Her motion, Ms Orr said, depicted “a sad world of people who have experienced great stress, mental ill-health over the past couple of years, and have been suckered into the advertising”.

Australia led the world in annual gambling losses per capita – expected to total more than $25 billion in 2021–22. One-third of people surveyed by the Australian Gambling Research Centre opened a betting account during the lockdowns.

“In stressful times, particularly financially stressful times, people turn to gambling,” Ms Orr said.

Even before the pandemic, in 2019, 38.5 per cent of the 9.7 per cent of ACT adults who bet on sports and special events were at-risk gamblers, and 3.2 per cent were problem gamblers.

Dr Paterson was concerned how easy it was to “place a bet on your phone, online, any time of day or night”, compared to poker machines, which were out of the house, better regulated, and had more decision-making points.

Almost 21 per cent of adults in the ACT (68,000 people) gambled online in the last year, Mr Rattenbury said. It was the fastest growing part of the gambling sector in Australia, increasing 15 per cent every year since 2004.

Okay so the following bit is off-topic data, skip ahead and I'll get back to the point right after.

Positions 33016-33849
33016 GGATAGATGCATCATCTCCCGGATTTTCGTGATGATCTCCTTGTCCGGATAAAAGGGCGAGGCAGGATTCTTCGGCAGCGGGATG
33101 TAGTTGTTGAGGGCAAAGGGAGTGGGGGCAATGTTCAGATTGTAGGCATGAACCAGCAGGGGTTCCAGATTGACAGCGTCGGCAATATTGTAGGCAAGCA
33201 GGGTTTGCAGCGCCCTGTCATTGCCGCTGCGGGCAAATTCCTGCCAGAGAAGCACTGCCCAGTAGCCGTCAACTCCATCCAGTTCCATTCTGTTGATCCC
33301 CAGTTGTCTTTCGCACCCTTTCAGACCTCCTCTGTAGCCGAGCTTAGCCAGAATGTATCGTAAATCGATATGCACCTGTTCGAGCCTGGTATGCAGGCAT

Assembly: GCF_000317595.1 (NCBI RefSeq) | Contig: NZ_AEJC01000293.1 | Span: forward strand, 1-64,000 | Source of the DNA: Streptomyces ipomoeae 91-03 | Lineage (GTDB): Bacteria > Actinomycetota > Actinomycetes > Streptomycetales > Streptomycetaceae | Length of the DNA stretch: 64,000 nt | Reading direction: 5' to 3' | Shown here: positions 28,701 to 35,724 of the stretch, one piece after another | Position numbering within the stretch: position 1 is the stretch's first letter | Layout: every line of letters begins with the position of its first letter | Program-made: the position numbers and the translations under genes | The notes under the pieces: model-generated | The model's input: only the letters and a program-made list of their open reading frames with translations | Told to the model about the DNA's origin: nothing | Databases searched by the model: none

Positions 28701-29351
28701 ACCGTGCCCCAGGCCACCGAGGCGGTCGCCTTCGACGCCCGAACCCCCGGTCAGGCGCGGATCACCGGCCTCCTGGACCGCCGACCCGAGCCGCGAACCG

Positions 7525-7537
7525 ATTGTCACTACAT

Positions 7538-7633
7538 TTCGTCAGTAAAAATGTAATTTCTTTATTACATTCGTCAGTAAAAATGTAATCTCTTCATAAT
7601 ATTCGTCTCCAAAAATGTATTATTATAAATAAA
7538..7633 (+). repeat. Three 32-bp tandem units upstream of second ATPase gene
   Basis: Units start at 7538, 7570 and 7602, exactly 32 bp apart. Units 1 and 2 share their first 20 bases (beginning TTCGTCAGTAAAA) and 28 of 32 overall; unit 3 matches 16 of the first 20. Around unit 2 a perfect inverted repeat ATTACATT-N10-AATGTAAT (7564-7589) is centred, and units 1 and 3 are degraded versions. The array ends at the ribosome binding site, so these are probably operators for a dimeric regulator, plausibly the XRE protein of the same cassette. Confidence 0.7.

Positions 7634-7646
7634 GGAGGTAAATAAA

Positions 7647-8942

The reach of the online gambling industry also perturbed Dr Paterson.

“Ad after ad, on free-to-air TV at prime-time news hours, ads on social media, and on YouTube, were excessive,” Ms Orr said. “Two to three ads in one ad break were gambling companies. All offshore, international companies, that give nothing, owe nothing, care for nothing about this country or community.”

Meanwhile, the online gambling industry flourished. Sportsbet, the biggest operator in Australia, grew 20 per cent year on year over the past two years, and grew its average daily customer count by 86 per cent over 2020. NewsCorp is going to launch its own online wagering brand in Australia, while sports codes like the AFL and NRL are “beholden” to the gambling industry, Ms Orr said.

Labor’s ties to gambling

But in the Liberals’ eyes, Labor’s reliance on gambling is itself problematic. Mr Parton pointed to an ABC report saying political donations from the gambling industry had gone to ACT Labor, and that Labor had investments in a company linked to online gambling.

“The vast bulk of political donations from gambling entities at a state and territory level across Australia went to ACT Labor,” Mr Parton claimed.